Do We Have to Be Afraid of Bacteria from Invasive and Alien Turtles?
2018 Joint EAZWV/AAZV/Leibniz-IZW Conference
Olga Goławska1, MSc; Marta Wiśniecka2, MSc; Bartłomiej Gorzkowski3; Magdalena Zając1, MSc, PhD; Diana Soleniec1, MSc; Aleksandra Śmiałowska1, MSc; Dariusz Wasyl1,2, DVM, PhD, ScD
1Department of Microbiology, National Veterinary Research Institute, Puławy, Poland; 2Department of Omic Analysis, National Veterinary Research Institute, Puławy, Poland; 3Epicrates Foundation, Lublin, Poland


Turtles as invasive species exist in the environment and could ravage their biodiversity by competing with native European pond turtles for breeding sites and food. They could also account for a source of a new commensal and pathogenic bacteria and consequently new diseases. The current knowledge on this subject is scanty1-6 so we have provided a project investigating the influence of alien turtles on the environment and autochthonous animal species and humans.

Materials and Methods

Turtles were trapped in water reservoirs in eastern Poland. Samples were taken during quarantine and after euthanasia. In order to detect multiple bacterial flora, samples were directly plated on 2 agar plates: CHROMagar™ Acinetobacter and CHROMagar™ Orientation. Every distinct colony in context of shape, color, smoothness of edge, polish, and change of color of surrounding agar, etc. was transferred to blood agar for purity check and hemolysis. Every isolate was brought under identification of MALDI-TOF mass spectrometry.


There were 147 samples collected from 74 alien turtles (8 species) captured in 2015–2016: intestines (n=63) and faeces (n=32), ovaries/oviduct (n=44) and eggs (n=1), and transport/quarantine box linings (n=7). The total number 828 isolates were obtained from intestines (n=365), faeces (n=167), ovaries/oviduct (n=272), eggs (n=5), and transport/quarantine box linings (n=18). Acinetobacter CHROMagar™ and CHROMagar™ Orientation yield, 257 and 574 isolates, respectively. Total number of isolates were classified into 10 orders: Enterobacteriales (n=291), Pseudomonadales (n=128), Aeromonadales (n=118), Burkholderiales (n=56), Lactobacillales (n=33), Xanthomonadales (n=13), Bacillales (n=7), Flavobacteriales (n=6), Campylobacteriales (n=1), Caulobacteriales (n=1). The most numerous bacterium was Citrobacter freundii (n=122).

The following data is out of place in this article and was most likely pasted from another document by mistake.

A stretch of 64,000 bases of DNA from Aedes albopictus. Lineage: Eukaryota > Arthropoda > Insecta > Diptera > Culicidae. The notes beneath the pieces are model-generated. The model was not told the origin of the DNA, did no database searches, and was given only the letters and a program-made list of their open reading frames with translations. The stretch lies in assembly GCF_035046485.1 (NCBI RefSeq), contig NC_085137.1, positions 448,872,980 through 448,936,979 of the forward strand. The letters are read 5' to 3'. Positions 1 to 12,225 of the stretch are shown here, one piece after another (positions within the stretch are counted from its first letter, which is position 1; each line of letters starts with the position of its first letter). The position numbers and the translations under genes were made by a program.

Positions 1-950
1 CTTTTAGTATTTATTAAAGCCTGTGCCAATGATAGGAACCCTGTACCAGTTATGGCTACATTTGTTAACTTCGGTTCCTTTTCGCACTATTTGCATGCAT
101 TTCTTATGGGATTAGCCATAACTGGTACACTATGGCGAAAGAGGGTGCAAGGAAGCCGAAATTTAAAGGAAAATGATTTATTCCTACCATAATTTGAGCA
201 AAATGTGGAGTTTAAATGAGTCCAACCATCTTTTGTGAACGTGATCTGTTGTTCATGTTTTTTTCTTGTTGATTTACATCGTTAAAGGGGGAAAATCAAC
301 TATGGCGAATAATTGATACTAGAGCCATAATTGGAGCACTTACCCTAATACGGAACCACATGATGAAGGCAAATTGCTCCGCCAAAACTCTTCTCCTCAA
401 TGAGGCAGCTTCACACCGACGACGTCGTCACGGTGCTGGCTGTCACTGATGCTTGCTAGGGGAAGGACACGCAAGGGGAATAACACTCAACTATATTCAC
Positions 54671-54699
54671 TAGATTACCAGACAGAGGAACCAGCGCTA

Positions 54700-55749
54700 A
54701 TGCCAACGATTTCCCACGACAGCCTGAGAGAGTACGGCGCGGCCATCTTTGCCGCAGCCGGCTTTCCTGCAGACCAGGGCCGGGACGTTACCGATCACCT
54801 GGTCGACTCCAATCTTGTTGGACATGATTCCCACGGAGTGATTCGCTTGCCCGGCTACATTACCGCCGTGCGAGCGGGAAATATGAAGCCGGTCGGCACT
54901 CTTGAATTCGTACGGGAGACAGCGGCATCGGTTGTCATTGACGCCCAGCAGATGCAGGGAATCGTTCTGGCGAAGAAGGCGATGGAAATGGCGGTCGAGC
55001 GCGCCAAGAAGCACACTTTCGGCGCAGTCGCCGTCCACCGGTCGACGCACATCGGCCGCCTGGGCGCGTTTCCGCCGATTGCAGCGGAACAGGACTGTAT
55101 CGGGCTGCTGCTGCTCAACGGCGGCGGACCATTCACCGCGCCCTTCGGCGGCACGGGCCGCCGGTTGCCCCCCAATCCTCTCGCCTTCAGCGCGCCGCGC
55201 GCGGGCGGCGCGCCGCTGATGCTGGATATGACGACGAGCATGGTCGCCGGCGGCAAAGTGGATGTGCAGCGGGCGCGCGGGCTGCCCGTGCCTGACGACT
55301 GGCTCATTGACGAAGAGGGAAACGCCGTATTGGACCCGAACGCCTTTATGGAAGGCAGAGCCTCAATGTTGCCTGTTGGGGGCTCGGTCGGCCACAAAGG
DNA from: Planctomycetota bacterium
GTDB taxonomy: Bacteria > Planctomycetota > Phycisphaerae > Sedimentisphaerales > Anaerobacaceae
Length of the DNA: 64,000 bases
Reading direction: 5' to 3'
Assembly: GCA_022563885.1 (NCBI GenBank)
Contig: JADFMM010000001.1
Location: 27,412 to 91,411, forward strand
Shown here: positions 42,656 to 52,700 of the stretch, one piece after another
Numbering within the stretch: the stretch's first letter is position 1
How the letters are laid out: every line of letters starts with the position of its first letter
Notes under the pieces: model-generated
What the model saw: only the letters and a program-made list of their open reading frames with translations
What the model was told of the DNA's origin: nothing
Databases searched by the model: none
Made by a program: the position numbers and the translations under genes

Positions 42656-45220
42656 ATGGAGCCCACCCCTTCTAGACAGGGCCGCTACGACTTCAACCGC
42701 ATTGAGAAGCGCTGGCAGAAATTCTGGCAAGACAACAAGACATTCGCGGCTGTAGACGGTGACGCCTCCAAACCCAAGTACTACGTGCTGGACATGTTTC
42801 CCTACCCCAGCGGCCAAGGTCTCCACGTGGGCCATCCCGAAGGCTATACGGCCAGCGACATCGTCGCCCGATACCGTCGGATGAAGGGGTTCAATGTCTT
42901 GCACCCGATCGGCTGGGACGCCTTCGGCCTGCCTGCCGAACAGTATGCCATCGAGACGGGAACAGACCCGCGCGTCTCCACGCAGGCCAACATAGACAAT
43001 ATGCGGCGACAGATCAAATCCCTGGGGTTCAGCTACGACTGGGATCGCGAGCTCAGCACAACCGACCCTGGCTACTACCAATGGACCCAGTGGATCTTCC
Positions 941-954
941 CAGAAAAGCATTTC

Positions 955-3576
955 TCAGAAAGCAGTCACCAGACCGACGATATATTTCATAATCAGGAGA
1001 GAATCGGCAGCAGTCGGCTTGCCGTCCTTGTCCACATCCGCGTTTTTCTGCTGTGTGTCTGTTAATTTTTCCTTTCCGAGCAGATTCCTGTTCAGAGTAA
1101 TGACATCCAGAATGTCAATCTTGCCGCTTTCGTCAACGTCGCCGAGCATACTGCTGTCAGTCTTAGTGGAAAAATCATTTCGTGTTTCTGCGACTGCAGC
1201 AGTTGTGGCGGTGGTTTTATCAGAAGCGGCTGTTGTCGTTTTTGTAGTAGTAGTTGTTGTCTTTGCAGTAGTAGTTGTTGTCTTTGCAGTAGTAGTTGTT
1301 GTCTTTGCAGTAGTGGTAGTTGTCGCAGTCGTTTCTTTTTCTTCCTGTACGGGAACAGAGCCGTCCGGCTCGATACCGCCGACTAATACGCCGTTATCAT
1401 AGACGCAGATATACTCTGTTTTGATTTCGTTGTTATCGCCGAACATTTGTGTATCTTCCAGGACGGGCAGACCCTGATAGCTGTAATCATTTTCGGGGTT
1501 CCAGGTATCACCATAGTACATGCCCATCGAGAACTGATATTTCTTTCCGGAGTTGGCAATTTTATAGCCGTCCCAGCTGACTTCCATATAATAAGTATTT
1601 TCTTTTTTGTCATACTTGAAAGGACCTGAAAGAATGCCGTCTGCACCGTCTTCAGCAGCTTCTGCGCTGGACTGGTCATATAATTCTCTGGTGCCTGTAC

Among these abundant bacteria there was a group of zoonotic potential like Acinetobacter calcoaceticus, A. junii, Aeromonas caviae, Arcobacter butzleri, Citrobacter braakii, Delftia acidovorans, Elisabethkingia meningoseptica, Enterobacter cloacae, Klebsiella oxytoca, Morganella morganii, Myroides odoratimimus, Plesiomonas shigelloides, Providencia alcalifaciens, Pseudomonas aeruginosa, P. monteillii, Stenotrophomonas maltophilia, Staphylococcus haemolyticus. They are usually isolated from soil and water, but their pathogenicity encompasses community and hospital-acquired infections.